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Discussion Starter · #1 ·
So during my DPF delete kit installation, I noticed that the #3 injector had quite literally melted. The plastic housing has gone to goop, and there's soot spraying (or has sprayed, and the melting has plugged the hole) onto the fuel rails and engine cover.

Does anyone know if GM will cover this under warranty? My car still has 45,000 left on the powertrain warranty. I know they'll give me crap for the delete, but pictures I took show the injector and stock DPF setup before the delete was installed. My theory is that the excessive heat from the DPF melted it, but we'll have to see. I haven't noticed a lack of power or economy, but if there's a pressure leak in that cylinder, than it definitely is a major issue.

20170211_163004.jpg
 

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Most likely leaking and catching fire. Very dangerous.

I'm serious. Get it towed. Don't drive or it could get really bad.
 

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GM probably would have covered it had you not gone ahead and done the DPF delete. You saw the problem before you modded your car so why did you do the mod before getting the problem fixed?
 

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To me, it should be viewed as a separate issue. You have pictures on the same day as doing the delete to prove it existed before, if they give you any ****. That should be covered by the 100k PT warranty.
 

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To me, it should be viewed as a separate issue. You have pictures on the same day as doing the delete to prove it existed before, if they give you any ****. That should be covered by the 100k PT warranty.
In the end, yes. But that doesn't mean it won't be a major struggle getting there. And perhaps more costly than it is worth.

I'd give thought to unmodding the car and taking it to the dealer.
 

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Yup. Unmodify the car and take it in. Don't need more headache for no reason.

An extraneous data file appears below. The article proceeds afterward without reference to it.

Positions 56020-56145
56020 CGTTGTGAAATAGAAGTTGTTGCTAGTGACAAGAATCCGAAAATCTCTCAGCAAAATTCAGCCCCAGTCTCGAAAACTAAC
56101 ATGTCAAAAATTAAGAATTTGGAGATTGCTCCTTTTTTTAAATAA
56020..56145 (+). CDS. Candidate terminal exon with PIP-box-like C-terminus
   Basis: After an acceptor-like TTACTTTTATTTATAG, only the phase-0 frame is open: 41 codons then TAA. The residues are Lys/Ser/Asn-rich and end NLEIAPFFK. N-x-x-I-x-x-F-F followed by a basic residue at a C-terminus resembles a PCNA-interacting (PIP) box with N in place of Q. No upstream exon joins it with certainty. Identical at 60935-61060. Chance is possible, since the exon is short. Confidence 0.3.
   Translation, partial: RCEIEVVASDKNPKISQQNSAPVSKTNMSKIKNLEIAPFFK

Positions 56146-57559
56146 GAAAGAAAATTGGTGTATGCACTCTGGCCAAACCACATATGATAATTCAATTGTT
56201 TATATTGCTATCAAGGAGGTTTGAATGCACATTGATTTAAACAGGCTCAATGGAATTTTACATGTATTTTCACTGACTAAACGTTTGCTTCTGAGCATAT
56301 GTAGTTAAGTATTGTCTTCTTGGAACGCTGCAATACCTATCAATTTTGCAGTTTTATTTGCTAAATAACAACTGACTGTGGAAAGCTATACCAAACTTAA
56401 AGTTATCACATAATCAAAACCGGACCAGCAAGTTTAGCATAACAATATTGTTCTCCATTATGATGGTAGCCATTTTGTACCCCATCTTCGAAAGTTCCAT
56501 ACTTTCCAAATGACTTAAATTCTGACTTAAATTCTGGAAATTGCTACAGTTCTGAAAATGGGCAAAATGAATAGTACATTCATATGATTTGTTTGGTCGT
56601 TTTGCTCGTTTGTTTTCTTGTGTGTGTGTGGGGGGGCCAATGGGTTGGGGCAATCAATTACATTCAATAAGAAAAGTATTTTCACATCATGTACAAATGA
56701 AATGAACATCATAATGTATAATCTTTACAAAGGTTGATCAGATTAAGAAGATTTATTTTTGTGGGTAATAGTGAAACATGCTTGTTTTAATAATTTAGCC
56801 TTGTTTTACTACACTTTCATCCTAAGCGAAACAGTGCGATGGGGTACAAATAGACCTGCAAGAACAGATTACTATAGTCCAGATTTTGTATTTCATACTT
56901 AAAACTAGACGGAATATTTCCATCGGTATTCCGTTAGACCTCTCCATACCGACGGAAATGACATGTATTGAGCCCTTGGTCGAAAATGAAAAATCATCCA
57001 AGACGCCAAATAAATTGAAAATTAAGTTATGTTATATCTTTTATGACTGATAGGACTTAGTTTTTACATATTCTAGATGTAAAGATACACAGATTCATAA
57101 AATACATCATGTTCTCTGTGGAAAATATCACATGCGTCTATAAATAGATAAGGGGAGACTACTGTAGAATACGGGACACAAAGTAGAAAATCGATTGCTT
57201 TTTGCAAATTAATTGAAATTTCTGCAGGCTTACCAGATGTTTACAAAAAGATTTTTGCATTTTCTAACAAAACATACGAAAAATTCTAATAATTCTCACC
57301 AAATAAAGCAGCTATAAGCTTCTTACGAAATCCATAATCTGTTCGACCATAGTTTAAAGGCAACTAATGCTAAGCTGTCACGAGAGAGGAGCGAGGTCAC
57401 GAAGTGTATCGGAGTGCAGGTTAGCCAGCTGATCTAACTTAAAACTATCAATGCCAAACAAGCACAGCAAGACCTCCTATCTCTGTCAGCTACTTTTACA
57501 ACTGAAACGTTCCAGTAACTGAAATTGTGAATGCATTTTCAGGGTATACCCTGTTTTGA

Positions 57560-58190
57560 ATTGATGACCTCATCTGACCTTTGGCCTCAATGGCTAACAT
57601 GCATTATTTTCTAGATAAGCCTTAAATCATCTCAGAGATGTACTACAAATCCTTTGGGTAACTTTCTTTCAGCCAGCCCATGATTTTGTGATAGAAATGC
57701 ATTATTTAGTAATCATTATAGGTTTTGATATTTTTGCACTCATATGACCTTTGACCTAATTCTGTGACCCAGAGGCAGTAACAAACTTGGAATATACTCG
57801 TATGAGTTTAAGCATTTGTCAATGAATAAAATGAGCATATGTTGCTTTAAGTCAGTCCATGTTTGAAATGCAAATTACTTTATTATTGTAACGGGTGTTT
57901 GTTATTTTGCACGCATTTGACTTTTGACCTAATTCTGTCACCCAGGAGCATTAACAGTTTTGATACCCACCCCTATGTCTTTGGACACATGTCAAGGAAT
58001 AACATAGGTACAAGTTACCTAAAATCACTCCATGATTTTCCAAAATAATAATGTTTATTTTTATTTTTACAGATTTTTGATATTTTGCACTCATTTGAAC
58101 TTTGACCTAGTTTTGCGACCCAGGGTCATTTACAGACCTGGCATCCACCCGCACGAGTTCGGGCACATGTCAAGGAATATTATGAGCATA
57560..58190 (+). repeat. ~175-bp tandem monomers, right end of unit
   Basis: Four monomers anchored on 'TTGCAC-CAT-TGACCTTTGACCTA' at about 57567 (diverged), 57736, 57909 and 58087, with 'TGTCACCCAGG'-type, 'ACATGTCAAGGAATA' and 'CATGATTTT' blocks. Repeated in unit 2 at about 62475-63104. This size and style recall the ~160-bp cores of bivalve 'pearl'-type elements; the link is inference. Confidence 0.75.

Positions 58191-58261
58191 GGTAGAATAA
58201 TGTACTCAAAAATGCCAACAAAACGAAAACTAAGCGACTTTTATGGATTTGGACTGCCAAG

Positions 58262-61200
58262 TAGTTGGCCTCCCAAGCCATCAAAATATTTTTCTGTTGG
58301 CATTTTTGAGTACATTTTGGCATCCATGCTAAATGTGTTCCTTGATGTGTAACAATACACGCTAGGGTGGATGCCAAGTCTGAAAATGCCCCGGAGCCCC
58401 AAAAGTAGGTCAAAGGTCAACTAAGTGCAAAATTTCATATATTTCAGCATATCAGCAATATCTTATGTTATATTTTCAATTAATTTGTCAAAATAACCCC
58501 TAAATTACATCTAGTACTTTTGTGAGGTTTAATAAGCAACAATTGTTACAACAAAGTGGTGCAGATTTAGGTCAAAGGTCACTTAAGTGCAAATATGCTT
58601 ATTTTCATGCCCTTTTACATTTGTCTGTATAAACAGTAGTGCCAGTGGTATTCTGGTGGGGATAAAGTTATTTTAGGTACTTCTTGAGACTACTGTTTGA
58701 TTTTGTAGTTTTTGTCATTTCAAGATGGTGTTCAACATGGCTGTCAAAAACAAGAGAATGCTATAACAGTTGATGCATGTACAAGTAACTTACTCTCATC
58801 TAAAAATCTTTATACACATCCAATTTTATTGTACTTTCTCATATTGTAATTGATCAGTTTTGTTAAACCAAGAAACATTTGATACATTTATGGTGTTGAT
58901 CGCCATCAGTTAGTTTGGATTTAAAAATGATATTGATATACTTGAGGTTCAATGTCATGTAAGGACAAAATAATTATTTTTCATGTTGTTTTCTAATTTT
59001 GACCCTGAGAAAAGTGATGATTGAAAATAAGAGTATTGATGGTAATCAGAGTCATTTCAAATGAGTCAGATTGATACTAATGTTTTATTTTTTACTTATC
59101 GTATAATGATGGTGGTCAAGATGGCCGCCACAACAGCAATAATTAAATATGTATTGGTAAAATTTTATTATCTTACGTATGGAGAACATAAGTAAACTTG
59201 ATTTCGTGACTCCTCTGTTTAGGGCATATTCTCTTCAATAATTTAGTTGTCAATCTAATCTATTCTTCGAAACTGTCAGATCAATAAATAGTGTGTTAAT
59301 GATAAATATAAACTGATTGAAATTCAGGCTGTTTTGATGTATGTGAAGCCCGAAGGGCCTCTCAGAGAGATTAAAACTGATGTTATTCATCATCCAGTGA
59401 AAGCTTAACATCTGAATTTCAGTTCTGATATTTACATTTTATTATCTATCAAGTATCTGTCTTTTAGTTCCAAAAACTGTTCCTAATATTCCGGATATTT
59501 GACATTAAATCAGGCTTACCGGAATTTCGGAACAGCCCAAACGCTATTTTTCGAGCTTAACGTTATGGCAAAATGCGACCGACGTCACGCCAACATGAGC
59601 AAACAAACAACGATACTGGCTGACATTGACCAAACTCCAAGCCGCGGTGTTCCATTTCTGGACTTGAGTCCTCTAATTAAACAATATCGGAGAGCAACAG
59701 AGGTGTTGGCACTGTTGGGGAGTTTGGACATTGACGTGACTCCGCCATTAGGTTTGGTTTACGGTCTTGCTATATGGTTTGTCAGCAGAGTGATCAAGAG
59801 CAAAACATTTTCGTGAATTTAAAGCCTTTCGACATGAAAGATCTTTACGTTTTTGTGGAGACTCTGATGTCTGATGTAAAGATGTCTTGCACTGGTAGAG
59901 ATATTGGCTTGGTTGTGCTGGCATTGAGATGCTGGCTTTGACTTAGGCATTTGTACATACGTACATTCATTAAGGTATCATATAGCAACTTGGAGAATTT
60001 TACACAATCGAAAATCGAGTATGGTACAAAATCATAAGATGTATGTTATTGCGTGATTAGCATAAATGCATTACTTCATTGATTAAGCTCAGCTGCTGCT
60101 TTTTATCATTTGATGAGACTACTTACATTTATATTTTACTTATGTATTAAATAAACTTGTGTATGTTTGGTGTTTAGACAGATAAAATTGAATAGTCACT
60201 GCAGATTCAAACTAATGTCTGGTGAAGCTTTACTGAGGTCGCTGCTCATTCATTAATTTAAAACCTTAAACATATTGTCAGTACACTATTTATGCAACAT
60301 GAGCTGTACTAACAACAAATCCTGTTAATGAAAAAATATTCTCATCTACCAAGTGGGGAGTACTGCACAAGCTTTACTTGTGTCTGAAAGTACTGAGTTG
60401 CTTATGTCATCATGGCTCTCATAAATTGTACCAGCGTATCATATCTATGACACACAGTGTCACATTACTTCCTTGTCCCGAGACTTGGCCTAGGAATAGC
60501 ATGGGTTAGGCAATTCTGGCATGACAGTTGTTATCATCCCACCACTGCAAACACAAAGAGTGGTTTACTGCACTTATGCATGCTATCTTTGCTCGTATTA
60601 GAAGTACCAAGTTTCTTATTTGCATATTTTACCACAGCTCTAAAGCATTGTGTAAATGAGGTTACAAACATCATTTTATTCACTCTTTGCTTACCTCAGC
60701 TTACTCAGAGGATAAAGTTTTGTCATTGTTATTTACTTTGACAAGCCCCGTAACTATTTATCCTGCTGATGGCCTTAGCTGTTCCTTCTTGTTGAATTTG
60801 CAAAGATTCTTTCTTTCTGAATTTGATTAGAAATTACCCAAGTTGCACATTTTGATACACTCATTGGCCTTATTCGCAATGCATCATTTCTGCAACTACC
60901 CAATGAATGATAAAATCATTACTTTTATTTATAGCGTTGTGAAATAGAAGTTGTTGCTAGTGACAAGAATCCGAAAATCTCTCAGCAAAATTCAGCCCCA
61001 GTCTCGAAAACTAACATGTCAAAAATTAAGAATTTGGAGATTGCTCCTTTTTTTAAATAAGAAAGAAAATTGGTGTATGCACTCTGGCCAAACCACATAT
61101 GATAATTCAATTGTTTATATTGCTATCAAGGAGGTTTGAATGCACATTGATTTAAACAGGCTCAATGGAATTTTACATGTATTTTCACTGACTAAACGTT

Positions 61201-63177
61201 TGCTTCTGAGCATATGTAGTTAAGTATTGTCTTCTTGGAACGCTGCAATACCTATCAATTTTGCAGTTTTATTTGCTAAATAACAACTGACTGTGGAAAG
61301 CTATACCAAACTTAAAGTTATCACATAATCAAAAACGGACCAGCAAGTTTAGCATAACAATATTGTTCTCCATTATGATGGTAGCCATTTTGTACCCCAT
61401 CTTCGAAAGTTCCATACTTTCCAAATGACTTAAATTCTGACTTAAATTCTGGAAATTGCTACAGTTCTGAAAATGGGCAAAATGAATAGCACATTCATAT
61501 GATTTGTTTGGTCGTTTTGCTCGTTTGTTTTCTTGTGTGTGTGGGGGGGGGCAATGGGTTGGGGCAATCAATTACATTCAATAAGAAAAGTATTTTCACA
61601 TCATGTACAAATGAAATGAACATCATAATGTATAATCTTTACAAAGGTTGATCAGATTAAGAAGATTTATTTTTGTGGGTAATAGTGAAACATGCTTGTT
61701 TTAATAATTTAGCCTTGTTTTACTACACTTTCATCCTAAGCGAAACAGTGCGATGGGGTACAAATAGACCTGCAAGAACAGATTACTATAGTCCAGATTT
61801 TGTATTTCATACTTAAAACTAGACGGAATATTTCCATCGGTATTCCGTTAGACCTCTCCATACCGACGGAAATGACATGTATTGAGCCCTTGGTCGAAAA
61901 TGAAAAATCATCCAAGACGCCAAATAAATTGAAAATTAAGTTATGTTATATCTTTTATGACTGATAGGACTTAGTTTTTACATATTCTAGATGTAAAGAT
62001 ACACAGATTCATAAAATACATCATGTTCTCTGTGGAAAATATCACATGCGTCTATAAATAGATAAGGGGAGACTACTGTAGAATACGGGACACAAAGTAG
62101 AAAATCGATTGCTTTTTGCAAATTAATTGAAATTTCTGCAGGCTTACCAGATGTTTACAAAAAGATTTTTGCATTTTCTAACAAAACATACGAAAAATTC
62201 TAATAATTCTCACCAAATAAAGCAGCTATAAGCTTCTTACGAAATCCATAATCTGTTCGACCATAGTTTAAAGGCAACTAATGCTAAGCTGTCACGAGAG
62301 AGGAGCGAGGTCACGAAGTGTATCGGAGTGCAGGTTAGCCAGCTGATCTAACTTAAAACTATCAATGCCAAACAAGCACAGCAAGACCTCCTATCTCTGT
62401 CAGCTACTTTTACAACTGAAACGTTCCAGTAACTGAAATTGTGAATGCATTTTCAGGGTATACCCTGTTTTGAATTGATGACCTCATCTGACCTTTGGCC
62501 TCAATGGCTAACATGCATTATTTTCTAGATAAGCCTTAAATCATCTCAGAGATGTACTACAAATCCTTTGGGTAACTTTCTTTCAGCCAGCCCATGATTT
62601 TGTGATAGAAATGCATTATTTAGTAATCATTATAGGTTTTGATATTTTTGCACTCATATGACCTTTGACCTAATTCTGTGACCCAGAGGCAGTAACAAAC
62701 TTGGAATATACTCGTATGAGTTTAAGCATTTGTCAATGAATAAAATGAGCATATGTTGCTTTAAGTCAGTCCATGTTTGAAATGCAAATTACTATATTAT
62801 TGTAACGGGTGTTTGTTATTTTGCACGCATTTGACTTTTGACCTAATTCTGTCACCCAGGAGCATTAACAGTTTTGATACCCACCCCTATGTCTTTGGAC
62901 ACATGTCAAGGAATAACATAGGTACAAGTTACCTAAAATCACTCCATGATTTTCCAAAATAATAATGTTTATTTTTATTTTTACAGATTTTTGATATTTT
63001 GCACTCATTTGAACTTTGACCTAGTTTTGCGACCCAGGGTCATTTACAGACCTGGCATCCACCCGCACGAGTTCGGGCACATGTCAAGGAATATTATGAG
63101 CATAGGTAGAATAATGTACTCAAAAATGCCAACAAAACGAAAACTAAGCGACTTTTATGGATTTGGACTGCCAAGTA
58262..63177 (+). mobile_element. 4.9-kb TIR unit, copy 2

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I'm guessing it was compromised during a manual regen.

How many manual regens has it had - and were they always performed by an authorized dealer?
 
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If you're taking it in to the dealer, definitely put it back to stock. Once they see that delete, they're gonna make a note of it and they know about it permanently. It doesn't matter if you show them pictures of it the same day as the install. First of all, they don't know when you did the delete, and even if you prove that you took the pictures the same day, they will just say that it happened when you drive it after the delete. One of the things about doing a delete, is you may have to pretty much kiss the remainder of your warranty goodbye.

So if I were you, I would weigh whether it is better for you to remove the delete and try to get them to cover it, or just buy a new injector out of pocket for 200 dollars. But I definitely would not be taking the car to the dealer with a delete on it.
 

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Discussion Starter · #10 ·
So I've done a little more digging, both visually and with the scan tools.

Yes, absolutely, the mods now on the car will cause a headache for me down the road if I were to take this in to the dealership. However, I'm leaning more towards the possibility that something fell into the injector hole, was resting on the engine block (or is that the intake manifold?), and subsequently melted. What's melted and the injector itself seem to be two very different materials. There is a thick section of padding between the engine cover and the engine, and it's possible that a chunk of that foam fell off and into the injector housing. I'm not seeing any fresh signs of smoke, soot, or fuel. Given more time, I believe that I'll chip away at the entire mess to remove it and see if the injector is affected.

Also, the balance rates for cylinders 1-4 are all within 1-2 of each other (not entirely sure what they're measuring). I remember during my Duramax days that the word on the street was even if your fuel balance rates were out of factory spec, they really weren't anything to worry about unless you saw one or two injectors running 4-8 units ahead or behind the other injectors.

Will report back after I clean out that crap when I get the time to do so. The last time it had a manual regen would have been when I had that bad NOX sensor replaced this fall by the local dealership under warranty.
 

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So I've done a little more digging, both visually and with the scan tools.